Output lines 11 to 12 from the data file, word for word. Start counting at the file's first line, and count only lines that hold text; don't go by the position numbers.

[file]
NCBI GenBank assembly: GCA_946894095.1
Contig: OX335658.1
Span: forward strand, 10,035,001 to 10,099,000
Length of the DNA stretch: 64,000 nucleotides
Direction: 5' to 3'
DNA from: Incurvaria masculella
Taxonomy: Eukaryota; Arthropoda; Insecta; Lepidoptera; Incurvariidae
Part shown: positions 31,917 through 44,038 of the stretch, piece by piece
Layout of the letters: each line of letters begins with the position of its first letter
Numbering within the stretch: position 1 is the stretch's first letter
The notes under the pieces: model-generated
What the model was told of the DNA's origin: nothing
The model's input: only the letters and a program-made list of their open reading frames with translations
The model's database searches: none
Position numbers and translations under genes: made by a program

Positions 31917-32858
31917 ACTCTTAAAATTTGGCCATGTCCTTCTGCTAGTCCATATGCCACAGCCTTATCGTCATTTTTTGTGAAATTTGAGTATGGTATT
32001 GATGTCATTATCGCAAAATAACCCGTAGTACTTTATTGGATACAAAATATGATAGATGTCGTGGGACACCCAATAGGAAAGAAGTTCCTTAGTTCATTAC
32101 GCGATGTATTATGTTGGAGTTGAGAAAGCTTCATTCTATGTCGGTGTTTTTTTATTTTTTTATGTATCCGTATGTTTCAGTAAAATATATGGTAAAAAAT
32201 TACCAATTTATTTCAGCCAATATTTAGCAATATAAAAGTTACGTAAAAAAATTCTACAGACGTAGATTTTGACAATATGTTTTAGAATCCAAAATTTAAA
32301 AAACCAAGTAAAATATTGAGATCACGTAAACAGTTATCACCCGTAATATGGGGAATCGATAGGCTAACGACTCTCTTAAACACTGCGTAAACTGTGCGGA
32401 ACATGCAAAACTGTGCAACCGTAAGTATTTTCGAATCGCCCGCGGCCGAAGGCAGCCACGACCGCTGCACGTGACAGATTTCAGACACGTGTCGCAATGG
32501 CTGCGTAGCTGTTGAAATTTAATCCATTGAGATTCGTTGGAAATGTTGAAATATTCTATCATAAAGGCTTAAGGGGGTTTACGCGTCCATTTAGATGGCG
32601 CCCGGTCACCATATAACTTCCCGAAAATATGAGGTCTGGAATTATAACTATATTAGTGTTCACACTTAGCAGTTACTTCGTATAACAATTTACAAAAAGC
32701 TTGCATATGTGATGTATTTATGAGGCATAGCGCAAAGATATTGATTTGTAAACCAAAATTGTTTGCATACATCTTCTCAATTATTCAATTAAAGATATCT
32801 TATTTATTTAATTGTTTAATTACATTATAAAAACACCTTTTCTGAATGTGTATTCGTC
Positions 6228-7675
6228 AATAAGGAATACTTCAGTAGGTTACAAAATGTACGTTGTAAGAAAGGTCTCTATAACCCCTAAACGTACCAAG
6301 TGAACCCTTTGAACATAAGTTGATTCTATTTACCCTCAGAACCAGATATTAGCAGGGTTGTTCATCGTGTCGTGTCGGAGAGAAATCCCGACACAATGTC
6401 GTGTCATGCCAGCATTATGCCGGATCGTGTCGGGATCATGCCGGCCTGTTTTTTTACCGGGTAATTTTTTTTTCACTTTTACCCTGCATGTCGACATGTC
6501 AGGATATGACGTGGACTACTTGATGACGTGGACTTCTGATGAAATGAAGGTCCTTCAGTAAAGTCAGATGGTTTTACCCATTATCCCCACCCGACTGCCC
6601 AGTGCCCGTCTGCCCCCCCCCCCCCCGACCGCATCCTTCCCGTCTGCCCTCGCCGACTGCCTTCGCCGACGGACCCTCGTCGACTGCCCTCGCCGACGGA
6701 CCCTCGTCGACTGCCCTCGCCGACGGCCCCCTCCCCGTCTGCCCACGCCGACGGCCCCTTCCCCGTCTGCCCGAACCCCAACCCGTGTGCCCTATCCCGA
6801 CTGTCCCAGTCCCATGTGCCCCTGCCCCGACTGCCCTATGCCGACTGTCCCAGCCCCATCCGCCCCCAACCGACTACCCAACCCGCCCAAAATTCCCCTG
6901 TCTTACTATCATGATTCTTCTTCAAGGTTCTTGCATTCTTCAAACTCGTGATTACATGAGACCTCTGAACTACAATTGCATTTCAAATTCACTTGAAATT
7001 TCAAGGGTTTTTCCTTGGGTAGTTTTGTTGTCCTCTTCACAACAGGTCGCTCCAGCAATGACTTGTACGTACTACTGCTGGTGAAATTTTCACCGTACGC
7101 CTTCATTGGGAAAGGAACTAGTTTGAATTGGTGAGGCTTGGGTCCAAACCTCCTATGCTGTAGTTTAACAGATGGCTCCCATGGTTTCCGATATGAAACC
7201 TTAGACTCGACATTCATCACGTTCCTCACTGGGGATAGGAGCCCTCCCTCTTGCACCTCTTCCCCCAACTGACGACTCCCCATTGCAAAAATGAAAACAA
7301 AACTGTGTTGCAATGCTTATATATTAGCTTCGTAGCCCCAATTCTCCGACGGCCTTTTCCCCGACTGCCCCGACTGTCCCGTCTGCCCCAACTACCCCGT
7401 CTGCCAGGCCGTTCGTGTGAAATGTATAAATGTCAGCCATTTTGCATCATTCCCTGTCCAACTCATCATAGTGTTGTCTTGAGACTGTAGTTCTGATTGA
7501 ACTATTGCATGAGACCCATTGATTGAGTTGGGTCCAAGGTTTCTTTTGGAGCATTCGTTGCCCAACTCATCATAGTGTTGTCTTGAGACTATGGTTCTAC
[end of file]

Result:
The notes under the pieces: model-generated
What the model was told of the DNA's origin: nothing